Upbringings like Rosen’s were on Jonathan Branfman’s mind when he wrote “You Be You,” which he describes as an “intersectional” book portraying sexuality as evolving that was released in English in 2019. He was a doctoral candidate in gender and sexuality studies at Ohio State University when he was inspired by teaching college students to write the book, aimed at children ages 7 to 11.
“I wish we could just learn accurately and in a stigma-free way about gender and sexuality and family from the beginning,” Branfman, who is now teaching at Cornell University, recalled thinking. “And wouldn’t it be wonderful if LGBTQ identity was as familiar as the ABCs and learned at the same time, so that all kids could grow up accepting themselves and accepting others?”
Since the English edition was released in 2019, “You Be You” has been translated into nearly two dozen languages, including Turkish, Arabic and Chinese. Through every translation, the book has gone through a process of not only language translation but also cultural translation, ensuring that the book is suitable for readers coming from different cultural starting points when approaching issues of gender and sexuality.
As a scholar whose studies include Jewish media and how Jews are portrayed in popular media, Branfman knew he wanted a Yiddish edition. Connecting with Rosen, who has spoken widely about her experience leaving Orthodoxy, the pair decided to combine academic Yiddish, which is seeing a surge of interest among college students, with the dialects spoken in Hasidic communities — much in the way that the new Yiddish version of Duolingo does.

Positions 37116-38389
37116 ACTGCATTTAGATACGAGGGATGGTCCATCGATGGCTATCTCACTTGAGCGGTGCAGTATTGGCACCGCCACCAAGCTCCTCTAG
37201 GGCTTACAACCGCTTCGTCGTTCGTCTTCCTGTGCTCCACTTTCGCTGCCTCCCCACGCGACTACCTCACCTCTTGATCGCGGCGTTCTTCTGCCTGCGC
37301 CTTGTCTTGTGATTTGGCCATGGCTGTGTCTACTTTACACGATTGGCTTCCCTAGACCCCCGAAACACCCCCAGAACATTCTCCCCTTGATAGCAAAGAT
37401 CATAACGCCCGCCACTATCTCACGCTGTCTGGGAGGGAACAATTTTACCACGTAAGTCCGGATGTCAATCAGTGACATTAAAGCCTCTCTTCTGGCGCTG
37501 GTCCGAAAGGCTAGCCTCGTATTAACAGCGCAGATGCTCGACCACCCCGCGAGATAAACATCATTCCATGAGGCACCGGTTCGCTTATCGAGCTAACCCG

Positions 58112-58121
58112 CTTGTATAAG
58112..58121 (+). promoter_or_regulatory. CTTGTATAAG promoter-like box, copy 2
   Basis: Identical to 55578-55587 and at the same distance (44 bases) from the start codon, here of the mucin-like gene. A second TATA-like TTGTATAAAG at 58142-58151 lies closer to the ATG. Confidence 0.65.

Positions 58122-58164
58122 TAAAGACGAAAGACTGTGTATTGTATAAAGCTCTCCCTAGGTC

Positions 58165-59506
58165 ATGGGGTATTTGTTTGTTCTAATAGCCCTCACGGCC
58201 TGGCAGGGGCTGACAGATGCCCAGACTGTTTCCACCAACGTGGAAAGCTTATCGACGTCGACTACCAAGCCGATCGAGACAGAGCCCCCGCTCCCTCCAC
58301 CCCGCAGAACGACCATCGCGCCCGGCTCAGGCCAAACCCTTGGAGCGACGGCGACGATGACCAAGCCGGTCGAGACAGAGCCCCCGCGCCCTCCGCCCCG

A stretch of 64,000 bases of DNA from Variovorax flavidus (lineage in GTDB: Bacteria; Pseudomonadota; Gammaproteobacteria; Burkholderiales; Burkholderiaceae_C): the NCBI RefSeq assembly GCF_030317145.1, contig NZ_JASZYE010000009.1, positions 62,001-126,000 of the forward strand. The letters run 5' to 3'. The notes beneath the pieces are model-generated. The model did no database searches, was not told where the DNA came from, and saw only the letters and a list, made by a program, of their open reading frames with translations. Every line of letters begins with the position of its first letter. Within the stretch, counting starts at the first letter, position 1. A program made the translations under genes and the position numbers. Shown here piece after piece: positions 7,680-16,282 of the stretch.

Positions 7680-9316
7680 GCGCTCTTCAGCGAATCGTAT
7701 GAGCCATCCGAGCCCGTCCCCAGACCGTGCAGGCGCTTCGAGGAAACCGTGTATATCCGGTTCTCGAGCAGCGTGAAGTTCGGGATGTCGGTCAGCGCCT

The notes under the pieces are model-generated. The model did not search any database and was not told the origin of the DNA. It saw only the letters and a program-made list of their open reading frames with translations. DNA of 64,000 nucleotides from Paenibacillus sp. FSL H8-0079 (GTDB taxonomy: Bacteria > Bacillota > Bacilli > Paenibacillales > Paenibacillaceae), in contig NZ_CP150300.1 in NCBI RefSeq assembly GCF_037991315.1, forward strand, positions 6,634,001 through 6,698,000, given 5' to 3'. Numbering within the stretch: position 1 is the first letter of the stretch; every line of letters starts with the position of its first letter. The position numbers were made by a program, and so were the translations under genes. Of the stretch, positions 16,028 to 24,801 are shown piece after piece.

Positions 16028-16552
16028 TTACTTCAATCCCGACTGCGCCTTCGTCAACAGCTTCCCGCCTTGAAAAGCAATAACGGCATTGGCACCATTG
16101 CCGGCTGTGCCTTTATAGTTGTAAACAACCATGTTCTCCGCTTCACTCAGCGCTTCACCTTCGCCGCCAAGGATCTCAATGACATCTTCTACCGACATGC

Branfman and Rosen had a Yiddish vocabulary to draw on. After all, many English words and phrases have migrated into Yiddish with slight “Yiddish-izing” alterations. That made translating words like “lesbian” and “sexuality” from English to Yiddish relatively simple.
But many of the ideas in “You Be You” are less familiar among most Yiddish speakers. The book introduces readers to nontraditional family structures and includes explanations of terms like cisgender and nonbinary — ideas that are not present within the Hasidic Orthodox communities where Yiddish is the vernacular.